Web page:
Four University of Georgia students in the department of geography have won internships with National Geographic out of only 11 awarded nationally.
Jason Gruba of Martinez and Jesse Oakley of Gainesville won internships to the National Geographic Educational Program. Laura Jones of Athens won an internship to the international edition of National Geographic Magazine. And Cassie Mertzlufft, also of Athens, won an internship to the National Geographic Book Division.
“I think having four UGA interns out of 11 nationally is a real indication of how well prepared UGA geography students are for work at National Geographic,” said George Brook, Merle C. Prunty Jr. Professor, head of the geography department and director of the UGA Luminescence Dating Laboratory. The geography department is in UGA’s Franklin College of Arts and Sciences.
The geography internship program, directed by Robert E. Dulli, deputy to the chairman, is designed for geography and cartography majors at U.S. colleges and universities who are currently in their junior or senior year of academic work, as well as master’s degree students.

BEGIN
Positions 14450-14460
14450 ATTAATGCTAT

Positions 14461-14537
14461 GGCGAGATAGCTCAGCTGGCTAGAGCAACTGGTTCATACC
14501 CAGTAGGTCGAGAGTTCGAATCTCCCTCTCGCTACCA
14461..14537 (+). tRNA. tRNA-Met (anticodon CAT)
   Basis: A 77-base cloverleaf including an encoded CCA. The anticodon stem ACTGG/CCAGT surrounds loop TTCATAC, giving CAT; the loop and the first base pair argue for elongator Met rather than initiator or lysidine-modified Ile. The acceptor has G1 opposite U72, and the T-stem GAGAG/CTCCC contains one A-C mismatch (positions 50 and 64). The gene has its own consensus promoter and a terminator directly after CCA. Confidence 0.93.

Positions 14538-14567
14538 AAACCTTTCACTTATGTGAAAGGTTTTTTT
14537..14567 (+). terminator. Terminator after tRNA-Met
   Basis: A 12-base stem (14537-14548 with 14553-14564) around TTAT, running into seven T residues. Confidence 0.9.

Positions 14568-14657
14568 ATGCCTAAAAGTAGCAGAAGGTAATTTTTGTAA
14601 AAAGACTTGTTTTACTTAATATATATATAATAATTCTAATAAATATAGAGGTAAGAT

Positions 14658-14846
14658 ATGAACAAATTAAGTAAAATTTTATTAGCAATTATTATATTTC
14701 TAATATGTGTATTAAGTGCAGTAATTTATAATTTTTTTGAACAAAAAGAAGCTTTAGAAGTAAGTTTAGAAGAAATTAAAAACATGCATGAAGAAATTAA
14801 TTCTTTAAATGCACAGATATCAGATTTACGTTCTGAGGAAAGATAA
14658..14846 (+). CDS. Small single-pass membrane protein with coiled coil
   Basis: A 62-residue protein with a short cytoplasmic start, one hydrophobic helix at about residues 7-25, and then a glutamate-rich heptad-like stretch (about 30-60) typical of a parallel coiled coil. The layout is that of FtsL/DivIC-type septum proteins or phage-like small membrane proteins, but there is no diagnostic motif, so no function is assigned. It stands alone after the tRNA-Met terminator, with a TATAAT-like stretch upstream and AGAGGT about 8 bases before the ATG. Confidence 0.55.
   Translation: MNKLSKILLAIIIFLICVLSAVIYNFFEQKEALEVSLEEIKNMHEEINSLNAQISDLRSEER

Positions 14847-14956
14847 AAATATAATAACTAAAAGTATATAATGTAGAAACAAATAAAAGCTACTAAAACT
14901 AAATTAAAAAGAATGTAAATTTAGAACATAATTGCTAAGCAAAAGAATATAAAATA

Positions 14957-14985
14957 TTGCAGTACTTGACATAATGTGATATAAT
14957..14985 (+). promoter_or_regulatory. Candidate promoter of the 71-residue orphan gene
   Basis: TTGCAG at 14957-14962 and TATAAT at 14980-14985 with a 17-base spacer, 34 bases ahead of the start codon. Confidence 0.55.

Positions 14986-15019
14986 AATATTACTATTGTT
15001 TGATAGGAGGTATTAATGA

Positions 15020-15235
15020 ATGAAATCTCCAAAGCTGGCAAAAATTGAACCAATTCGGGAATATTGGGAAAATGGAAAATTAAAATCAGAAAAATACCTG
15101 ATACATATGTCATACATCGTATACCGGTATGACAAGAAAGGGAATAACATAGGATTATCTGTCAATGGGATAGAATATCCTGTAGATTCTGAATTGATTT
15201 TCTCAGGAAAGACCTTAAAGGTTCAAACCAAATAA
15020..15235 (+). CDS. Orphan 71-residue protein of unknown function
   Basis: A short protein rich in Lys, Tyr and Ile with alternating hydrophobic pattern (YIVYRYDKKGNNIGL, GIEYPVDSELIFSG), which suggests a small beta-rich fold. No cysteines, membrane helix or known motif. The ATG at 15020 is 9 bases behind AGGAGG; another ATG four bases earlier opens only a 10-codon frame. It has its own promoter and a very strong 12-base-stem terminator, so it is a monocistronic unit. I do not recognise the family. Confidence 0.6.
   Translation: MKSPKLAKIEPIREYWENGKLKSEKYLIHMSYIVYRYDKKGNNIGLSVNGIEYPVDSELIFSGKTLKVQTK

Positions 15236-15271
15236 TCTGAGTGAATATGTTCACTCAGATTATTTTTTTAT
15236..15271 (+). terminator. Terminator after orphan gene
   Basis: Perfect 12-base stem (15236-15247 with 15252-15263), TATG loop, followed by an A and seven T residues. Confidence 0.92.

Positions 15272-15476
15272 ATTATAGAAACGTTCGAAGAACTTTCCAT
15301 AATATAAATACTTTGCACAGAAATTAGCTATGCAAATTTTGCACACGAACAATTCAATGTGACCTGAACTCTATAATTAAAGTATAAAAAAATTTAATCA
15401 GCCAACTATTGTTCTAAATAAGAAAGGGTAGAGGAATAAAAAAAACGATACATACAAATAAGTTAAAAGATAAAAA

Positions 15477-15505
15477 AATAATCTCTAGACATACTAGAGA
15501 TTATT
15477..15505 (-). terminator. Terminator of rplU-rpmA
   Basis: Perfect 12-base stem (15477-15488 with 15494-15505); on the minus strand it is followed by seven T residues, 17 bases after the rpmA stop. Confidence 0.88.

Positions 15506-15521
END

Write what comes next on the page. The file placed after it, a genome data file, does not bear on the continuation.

The purpose of the program is to furnish students a professional learning experience through participation in various projects aimed at the diffusion of geographic knowledge. Information about this program, which presently accommodates eight to eleven students for each academic term, is sent to heads of geography departments at colleges and universities throughout the United States in late August. The deadline for application materials, for all periods, is in early October for the following year.
“It is also a reflection of the excellent education they have received in the Franklin College and at UGA in general,” said Brook. “Over the course of my career I have seen the caliber of students in geography and at UGA improve year by year, and I think National Geographic is aware of this. One final point is that students in geography are well trained in Geographic Information Science as well as in their main area of interest, making them very useful for a variety of tasks at National Geographic.”
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